You’d have to think these guys are pretty safe bets to make the team: Juan Minaya, Gregory Infante, Nate Jones, Joakim Soria and Luis Avilan. Though Hector Santiago was just recently acquired on a minor league deal, he’s really the only long man of the group, and he could sub in if there’s an injury to a starting pitcher. That leaves two spots between the group of Aaron Bummer, Danny Farquhar, Jace Fry, Jose Ruiz and Thyago Vieira — not to mention guys signed to minor league deals like Xavier Cedeno, Jeanmar Gomez and Bruce Rondon.

Bummer had a 4.50 ERA in 30 big league games last year. Farquhar had a 4.40 ERA in 15 games. Vieira has gotten attention as a flame-thrower, but he’s got just one big league game under his belt, something that might or might not matter to the rebuilding White Sox. Guys like Gomez, who has 40 career saves including 37 just two years ago, and Rondon, who had multiple shots at the Detroit Tigers’ closing job in the past, could vault themselves into the mix as potential midseason trade candidates.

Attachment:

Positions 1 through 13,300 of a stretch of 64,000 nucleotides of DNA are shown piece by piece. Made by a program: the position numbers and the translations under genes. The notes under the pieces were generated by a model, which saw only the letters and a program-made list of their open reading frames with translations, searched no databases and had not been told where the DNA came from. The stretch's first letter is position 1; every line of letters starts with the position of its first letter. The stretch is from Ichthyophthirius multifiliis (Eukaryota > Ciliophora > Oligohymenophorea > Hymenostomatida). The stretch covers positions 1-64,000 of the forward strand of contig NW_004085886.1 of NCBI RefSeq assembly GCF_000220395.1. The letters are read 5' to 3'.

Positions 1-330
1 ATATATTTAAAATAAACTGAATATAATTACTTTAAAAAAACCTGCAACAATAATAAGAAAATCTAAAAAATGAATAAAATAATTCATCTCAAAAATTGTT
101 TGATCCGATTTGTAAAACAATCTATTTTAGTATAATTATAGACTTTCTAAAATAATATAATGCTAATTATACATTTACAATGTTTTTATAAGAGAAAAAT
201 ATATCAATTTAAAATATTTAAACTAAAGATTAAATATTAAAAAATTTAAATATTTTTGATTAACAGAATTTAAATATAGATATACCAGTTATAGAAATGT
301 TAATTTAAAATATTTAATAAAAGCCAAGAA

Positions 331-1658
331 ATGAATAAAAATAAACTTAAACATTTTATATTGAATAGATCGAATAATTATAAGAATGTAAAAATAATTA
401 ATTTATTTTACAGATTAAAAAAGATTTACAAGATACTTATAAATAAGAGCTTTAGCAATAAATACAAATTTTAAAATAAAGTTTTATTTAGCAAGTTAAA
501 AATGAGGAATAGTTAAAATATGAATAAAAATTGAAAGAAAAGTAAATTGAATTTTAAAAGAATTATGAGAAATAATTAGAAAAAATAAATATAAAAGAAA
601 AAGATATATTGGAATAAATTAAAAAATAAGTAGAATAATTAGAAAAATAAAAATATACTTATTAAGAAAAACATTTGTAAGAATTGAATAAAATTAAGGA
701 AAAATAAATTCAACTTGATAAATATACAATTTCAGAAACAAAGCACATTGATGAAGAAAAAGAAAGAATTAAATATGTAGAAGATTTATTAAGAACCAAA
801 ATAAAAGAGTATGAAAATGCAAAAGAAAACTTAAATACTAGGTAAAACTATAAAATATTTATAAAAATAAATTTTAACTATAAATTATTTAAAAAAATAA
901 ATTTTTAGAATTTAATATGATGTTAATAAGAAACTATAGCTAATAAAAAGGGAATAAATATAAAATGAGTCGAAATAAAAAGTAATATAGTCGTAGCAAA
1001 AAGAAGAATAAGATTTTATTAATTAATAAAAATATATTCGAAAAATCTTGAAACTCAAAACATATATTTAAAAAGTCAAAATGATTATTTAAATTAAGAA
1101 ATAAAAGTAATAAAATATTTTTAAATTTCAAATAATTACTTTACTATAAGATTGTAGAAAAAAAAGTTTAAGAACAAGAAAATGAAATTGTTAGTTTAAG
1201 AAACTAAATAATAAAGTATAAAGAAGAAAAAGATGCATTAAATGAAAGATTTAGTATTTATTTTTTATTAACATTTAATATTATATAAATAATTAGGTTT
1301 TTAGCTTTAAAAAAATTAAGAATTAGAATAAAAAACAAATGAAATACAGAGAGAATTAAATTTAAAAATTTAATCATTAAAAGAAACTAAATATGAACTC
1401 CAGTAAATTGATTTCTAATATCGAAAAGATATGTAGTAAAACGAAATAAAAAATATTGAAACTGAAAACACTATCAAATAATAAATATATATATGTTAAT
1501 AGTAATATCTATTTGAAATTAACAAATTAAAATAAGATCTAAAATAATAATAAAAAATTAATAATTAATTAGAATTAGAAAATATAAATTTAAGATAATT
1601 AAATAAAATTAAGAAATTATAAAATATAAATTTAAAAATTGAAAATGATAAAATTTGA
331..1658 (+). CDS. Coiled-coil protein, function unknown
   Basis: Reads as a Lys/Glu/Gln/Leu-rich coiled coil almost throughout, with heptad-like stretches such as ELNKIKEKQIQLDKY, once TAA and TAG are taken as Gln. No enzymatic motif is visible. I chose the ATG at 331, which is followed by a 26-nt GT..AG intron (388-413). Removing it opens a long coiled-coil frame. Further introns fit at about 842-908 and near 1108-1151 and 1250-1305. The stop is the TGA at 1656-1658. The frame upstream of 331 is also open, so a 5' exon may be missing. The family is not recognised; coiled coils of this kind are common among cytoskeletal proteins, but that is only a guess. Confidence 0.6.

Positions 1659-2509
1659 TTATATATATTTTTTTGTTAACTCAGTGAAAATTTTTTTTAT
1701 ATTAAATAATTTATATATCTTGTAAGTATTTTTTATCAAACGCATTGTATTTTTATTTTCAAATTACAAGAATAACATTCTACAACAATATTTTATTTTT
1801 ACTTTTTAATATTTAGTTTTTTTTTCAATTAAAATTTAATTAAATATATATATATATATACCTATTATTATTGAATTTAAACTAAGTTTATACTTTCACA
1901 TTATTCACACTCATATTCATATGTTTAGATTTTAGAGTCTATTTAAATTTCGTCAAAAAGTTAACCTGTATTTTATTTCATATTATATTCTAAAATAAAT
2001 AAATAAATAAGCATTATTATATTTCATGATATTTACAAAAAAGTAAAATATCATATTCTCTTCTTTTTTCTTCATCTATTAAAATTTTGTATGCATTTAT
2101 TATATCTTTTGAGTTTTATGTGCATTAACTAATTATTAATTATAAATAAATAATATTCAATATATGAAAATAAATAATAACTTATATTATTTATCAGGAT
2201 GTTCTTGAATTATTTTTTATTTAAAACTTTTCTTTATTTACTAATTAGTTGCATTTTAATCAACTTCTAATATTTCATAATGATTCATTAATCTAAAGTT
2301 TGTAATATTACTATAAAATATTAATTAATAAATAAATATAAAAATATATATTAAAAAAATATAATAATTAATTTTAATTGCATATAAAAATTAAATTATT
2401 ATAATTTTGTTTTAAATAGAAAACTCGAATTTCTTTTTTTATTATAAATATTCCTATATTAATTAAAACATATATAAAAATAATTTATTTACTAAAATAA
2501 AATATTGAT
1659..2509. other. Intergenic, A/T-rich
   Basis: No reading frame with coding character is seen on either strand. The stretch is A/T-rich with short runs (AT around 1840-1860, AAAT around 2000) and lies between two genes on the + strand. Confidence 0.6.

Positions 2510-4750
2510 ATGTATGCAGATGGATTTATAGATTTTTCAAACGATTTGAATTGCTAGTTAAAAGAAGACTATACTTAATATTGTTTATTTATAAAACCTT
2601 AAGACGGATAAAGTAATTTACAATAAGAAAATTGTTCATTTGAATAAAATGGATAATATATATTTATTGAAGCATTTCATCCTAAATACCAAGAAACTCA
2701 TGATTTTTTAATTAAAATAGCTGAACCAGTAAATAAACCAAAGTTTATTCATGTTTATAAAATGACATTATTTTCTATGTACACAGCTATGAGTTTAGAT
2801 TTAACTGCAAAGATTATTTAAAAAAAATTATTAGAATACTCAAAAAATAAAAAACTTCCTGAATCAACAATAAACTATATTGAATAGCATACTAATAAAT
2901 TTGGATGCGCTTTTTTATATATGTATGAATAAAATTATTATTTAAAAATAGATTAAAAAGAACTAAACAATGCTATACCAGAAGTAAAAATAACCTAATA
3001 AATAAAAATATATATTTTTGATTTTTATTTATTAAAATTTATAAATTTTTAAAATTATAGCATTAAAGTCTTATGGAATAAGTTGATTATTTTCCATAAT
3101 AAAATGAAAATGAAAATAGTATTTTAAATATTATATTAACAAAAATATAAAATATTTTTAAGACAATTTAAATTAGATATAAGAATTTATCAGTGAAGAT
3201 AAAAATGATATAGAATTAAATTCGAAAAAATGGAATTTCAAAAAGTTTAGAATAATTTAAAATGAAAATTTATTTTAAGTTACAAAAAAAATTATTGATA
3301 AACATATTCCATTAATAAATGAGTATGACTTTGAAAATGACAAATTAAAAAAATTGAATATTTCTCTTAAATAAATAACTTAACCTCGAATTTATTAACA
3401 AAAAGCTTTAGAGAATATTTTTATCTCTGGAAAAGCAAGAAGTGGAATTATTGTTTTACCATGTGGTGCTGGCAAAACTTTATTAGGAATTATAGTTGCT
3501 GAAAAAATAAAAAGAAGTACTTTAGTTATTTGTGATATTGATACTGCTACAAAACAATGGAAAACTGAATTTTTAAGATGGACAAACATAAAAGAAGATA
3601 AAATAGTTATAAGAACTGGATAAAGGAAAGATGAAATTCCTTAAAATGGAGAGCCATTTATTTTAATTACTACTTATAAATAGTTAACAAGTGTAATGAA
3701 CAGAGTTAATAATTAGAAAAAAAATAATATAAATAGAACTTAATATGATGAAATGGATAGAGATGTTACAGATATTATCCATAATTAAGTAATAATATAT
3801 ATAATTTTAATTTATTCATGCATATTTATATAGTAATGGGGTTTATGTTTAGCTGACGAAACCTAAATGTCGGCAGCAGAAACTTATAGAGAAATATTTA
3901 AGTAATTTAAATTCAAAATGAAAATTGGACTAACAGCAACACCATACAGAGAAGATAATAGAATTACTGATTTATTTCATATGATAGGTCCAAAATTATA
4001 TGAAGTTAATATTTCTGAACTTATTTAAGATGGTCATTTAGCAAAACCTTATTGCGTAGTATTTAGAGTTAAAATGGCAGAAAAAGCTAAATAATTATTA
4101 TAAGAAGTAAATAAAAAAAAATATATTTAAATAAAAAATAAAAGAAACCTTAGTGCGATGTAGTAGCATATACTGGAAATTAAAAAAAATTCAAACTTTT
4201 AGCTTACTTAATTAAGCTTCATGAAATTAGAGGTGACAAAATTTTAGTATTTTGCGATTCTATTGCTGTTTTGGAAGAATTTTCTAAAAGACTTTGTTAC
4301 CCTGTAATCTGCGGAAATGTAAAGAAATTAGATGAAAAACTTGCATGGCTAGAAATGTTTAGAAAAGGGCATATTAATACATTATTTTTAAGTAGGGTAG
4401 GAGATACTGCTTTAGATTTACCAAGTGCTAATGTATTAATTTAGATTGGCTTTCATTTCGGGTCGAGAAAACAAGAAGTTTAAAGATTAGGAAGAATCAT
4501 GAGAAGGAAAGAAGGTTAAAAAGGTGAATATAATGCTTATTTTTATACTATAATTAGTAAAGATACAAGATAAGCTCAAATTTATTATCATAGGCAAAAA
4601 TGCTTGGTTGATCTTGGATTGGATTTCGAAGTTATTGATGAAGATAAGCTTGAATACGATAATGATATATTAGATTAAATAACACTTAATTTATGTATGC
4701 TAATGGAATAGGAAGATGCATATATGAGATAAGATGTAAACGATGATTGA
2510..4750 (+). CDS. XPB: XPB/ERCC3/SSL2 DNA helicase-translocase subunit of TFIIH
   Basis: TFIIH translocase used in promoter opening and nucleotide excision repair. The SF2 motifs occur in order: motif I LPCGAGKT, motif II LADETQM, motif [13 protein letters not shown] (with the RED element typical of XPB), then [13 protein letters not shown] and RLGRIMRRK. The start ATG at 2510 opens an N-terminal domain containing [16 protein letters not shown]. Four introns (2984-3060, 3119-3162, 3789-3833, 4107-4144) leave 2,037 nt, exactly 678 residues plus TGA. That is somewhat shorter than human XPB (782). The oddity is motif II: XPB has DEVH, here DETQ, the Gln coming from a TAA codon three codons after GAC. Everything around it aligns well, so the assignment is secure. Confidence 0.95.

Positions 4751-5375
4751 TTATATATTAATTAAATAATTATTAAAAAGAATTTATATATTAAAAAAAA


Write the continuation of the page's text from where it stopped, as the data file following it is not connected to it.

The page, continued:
Then there's the question of which of those guys will be Rick Renteria's closer. Minaya had closing duties after most of the bullpen was traded away last summer. He picked up nine saves and posted a 4.11 ERA in his final 17 appearances of the campaign. Look to Soria, though, a veteran with plenty of closing experience from his days with the Kansas City Royals. If he's given the opportunity to close and succeeds, he could fetch an intriguing return package in a potential deadline deal.

But now it's game time in Arizona.

“The fun part of playing the game of baseball is playing the game of baseball," Renteria said earlier this week. "We prepare. I think they all enjoy what they’re doing in terms of their preparation. They take it seriously, they focus. But ultimately like everything that we do in life, I guess it’s a test. And the games are a test for us on a daily basis. And how we are able to evaluate them and take advantage of the opportunities that we have to see them in a real game situation is certainly helpful for us.”